Terris-Prestholt F, Vyas S, Kumaranayake L, Mayaud P, Watts C. The Costs of Treating Curable Sexually Transmitted Infections in Low- and Middle-Income Countries: A Systematic Review. Sex Transm Dis. 2006 Oct;33(10 Suppl):S153-66.
To systematically review the costs of providing services for curable and treatable sexually transmitted infections (STIs) in low- and middle-income countries; and to explore the relationship between unit costs and potential moderating variables related to costing methods, impact measures used, mode of service delivery, form of STI management, intervention scale, and study location.
Between November and December 2005, the authors searched PubMed, conference abstracts, and other grey literature for studies examining the cost of treating curable STIs. A detailed search in PubMed was conducted using the term “cost” and various STI pathogens and syndromes. Only English-language publications that focused on low- or middle-income countries were eligible for inclusion. Articles that had no reference to cost in the title or abstract were excluded, as were articles that focused on the laboratory aspects of diagnosis. No date/time limitation was specified. All papers and abstracts were reviewed independently by two of the authors, and discrepancies were reconciled through discussion with other authors.
Fifty-three original studies from low-and middle-income countries (as defined by World Bank criteria) were included in this review. Most studies (n=35, 65%) were from sub-Saharan Africa. The non-African studies were from Bangladesh, Bulgaria, Cambodia, China, India, Indonesia, Nicaragua, Peru, Russia, and Thailand.
Most studies targeted general population or symptomatic males and females. Some studies focused on specific groups, such as commercial sex workers (CSWs), the clients and partners of CSWs, family planning and antenatal clinic attendees, workplace STI screening attendees, voluntary counseling and testing (VCT) attendees, glue sniffers, and transvestites.
The included studies covered a range of issues associated with the provision of STI treatment services. Forty-two studies focused on the provision of STI treatment, four estimated the drug costs associated with STI treatment, five focused on patient expenditure, one focused on provider profits, and one discussed the cost of tracing defaulter patients and partners. No studies were found that examined the costs associated with mass treatment of STI.
Cost per (unspecified) STI treated was the most common outcome. Of the 53 studies included in this review, 31 (58%) estimated the empirical costs of STI treatment, 34% (n=18) the economic costs, and 17% (n=9) the estimated full costs. To enable comparison and analysis, all costs were converted to constant 2004 US dollars. Studies reported unit costs for 20 different outcomes. In total, the studies provided 117 observations on the costs of STI drugs and 134 observations on the cost per STI treated.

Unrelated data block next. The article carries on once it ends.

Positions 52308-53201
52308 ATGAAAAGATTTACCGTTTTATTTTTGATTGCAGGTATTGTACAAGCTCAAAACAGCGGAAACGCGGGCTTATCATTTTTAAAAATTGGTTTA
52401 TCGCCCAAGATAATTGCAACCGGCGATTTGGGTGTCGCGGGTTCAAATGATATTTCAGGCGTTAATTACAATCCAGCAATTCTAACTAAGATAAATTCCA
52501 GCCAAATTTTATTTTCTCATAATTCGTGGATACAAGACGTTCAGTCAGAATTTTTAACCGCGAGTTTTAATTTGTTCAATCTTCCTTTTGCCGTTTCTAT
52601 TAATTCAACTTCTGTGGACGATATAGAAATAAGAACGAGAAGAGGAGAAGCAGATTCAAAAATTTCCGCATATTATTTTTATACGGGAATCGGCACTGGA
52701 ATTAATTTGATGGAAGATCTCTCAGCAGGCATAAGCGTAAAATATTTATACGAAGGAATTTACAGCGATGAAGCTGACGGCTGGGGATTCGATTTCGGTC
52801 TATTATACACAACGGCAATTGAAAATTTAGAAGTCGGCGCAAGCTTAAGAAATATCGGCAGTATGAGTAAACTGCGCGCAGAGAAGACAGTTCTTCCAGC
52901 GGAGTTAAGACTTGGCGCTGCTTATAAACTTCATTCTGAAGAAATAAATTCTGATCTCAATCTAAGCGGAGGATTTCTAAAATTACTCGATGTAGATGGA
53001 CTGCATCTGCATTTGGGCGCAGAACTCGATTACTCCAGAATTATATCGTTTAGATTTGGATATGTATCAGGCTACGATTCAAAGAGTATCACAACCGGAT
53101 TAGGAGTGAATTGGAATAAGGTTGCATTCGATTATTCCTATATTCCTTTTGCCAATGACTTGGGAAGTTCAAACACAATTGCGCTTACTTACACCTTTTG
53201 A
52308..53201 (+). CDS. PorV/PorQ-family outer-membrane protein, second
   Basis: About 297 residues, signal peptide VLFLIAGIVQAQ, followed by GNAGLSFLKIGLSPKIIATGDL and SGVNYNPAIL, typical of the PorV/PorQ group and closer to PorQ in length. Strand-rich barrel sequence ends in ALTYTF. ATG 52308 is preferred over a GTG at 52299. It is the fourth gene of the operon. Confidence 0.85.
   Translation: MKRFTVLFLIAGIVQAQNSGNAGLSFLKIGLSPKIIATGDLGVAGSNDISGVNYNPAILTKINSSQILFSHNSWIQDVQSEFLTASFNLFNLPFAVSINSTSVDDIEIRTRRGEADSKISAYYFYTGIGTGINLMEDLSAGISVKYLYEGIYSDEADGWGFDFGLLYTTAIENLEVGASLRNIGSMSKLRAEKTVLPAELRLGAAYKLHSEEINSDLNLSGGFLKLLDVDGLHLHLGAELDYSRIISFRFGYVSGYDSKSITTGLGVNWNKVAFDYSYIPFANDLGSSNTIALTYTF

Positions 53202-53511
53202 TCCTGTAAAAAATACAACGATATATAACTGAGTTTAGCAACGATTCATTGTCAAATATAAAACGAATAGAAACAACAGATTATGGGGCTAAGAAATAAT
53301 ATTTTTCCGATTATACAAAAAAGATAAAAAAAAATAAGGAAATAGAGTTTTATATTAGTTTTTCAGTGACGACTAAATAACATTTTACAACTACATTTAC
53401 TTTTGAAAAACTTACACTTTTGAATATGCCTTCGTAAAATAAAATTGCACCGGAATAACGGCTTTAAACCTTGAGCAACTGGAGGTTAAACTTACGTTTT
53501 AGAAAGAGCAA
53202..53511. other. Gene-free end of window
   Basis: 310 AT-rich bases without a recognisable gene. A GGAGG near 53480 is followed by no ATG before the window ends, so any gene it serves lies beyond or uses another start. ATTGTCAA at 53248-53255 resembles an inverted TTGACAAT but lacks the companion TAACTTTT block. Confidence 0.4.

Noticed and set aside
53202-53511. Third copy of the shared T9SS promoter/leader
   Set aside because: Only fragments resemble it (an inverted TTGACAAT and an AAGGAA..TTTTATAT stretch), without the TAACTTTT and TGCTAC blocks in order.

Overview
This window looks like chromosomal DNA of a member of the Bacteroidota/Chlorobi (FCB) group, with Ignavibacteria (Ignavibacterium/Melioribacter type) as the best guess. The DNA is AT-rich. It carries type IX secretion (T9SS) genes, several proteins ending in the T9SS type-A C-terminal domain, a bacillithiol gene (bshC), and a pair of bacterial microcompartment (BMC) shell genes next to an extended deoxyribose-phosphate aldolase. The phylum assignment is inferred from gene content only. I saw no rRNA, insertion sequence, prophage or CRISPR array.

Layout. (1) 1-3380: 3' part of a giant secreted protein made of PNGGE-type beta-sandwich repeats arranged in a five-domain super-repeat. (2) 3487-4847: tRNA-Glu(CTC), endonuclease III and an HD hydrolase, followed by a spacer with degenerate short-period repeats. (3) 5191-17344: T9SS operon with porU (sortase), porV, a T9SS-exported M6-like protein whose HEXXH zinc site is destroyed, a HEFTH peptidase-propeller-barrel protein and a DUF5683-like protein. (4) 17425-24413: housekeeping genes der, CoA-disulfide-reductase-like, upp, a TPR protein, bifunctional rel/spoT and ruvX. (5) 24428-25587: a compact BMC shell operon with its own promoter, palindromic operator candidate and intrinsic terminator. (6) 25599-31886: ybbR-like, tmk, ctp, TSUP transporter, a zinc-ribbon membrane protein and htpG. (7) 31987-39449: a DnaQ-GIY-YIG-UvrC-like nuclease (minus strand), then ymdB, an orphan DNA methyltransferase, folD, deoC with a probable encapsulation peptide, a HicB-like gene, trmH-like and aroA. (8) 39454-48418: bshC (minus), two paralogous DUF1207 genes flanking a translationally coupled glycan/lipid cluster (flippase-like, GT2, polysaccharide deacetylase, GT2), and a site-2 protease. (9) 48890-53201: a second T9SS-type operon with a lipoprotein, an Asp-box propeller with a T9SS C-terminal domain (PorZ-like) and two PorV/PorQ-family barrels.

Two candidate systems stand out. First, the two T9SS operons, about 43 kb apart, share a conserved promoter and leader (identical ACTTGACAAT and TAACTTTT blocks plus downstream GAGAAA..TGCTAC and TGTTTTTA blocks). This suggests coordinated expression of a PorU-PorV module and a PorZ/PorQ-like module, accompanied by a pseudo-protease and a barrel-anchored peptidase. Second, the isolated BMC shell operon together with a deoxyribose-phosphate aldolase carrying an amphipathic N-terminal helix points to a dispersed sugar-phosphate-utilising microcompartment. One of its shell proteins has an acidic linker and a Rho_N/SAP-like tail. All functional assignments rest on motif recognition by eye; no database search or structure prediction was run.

The median cost for drugs was $2.62 and for treatment $17.80. In regression analysis, the cost of outreach services was 51% higher than clinic-based services for symptomatic patients. Unit costs in Africa were 3.34 times the costs of interventions elsewhere. Interventions that used syndromic management protocols to identify STIs were half the cost of using other forms of STI management, such as etiologic diagnosis. The cost per HIV infection averted was $2,299.
The compiled cost data provide an evidence base that can be used to help inform resource planning.
Using the QUOROM criteria for assessing the quality of systematic reviews, this study was of high quality. The quality of this systematic review was limited in that only English-language articles were searched and key pieces of technical information were missing from the descriptions of the methods used to calculate unit costs, and that when available, methodologies varied significantly. It should also be noted that because studies often reported on the cost per case cured and did not account for the secondary effects of treating STIs on the transmission, the overall cost-effectiveness of these interventions may be underestimated.
Although several reviews have summarized the evidence of the costs and cost-effectiveness of various forms of HIV prevention, no reviews of the costs of providing services for curable STIs have been published. It has been estimated that in developing countries, STIs, excluding HIV, account for 17% of economic losses caused by ill-health.(1)
Data on intervention costs, such as those presented here, can be used to inform resource decisions. As treatment using syndromic management was shown to reduce unit costs, this approach can be encouraged in low-resource settings. Additionally, although outreach interventions were shown to be more expensive per outcome, their cost-effectiveness would depend on the prevalence of treatable STIs in the target groups.(2,3)
- World Development Report 1993: Investing in Health. New York: Oxford University Press for the World Bank, 1993. [PDF, 6MB]
- Terris-Prestholt F, Watson-Jones D, Mugeye K, Kumaranayake L, Ndeki L, Weiss H, Changalucha J, Todd J, Lisekie F, Gumodoka B, Mabey D, Hayes R.
Is antenatal syphilis screening still cost effective in sub-Saharan Africa? Sex Transm Infect. 2003 Oct;79(5):375-81.
- Vickerman P, Terris-Prestholt F, Delany S, Kumaranayake L, Rees H, Watts C.
Are targeted HIV prevention activities cost-effective in high prevalence settings? Results from a sexually transmitted infection treatment project for sex workers in Johannesburg, South Africa. Sex Transm Dis. 2006 Oct;33(10 Suppl):S122-32.